Retirement planning is no easy thing to do. While the emotions are on a separate roller coaster, the ground realities make you weak on the knees. It is better to be prepared before-hand rather than be in a state of confusion later.

While you watch-out for a sustainable retirement plan, you may come across a number of thumb rules which guarantee a simplified planning process. One such thumb rule is the 4% rule of retirement which takes into consideration how much amount you should or can withdraw from your retirement corpus per year.

The 4% retirement rule

The rule discusses the amount you can withdraw from your retirement funds per year which it says is approximately 4% of the total portfolio value from the starting value of your funds.

Let us understand this with an example,

You have Rs. 1 Cr when you retire, then according to the 4% rule, you can withdraw 4% of the total amount per year, so for the first year, the amount which can be withdrawn is Rs. 4,00,000 which 4% of Rs. 1,00,00,000.


The main purpose of this rule is to provide with an idea of steady income stream during the retirement years and maintain a desired balance in the account to keep the money grow with a mixture of investments made.

It is generally believed that the 4% rule is a safe way of calculating withdrawals since it majorly comprises of returns and dividends.

Factors affecting the rule

There are several factors which affect the rule and the right percentage of withdrawal;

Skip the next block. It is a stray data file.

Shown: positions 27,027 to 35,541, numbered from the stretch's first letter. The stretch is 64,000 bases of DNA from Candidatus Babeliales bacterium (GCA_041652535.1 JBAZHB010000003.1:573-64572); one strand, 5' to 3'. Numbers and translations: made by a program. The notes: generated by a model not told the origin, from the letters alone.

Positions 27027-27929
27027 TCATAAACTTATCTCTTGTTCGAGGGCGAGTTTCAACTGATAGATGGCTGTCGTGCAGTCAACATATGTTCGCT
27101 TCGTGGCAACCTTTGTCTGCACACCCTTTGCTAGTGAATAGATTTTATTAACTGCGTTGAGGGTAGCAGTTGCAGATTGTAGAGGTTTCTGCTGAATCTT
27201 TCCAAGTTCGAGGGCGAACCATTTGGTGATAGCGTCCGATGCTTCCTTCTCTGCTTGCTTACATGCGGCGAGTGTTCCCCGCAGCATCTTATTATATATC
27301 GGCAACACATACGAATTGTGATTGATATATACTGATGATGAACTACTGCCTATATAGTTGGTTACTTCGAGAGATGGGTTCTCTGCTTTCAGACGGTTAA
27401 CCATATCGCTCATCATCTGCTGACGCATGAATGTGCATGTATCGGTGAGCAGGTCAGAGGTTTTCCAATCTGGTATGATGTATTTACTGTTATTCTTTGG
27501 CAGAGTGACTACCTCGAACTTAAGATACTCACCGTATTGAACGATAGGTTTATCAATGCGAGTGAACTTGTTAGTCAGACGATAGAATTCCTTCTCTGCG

1. Inflation

While the rule is a general illustration of withdrawal rate post-retirement, it does not take into account the inflation which may occur. Also, the overall percentage of withdrawal may be different every year since economies move on a yearly basis.

  1. Life expectancy

Another important factor that might alter the percentage of withdrawal is the life expectancy of an individual. If you live longer that would mean you would need more funds in your account through those years hence the withdrawal percentage may decrease. Retirees who live longer will definitely need their portfolios to be more yielding for a much longer duration.

  1. Medical bills

This is an associated factor with life expectancy. Old age has its own pros and cons. While you may be free from the family responsibilities and social obligations, your body will now start demanding much more care. During the course of retirement years, the maximum amount of money goes towards medical bills. This factor would also play a significant role in determining the withdrawal percentage.


Who should avoid 4% rule?

While the 4% rule is a generalized one, there may be many scenarios when you will feel the need for a much more complex and advanced equation. Following may be such scenarios where 4% rule will not do much good;

  1. In case of a portfolio with high-risk stocks
  2. In case the investments are not regular
  3. In case being over-conservative is not your style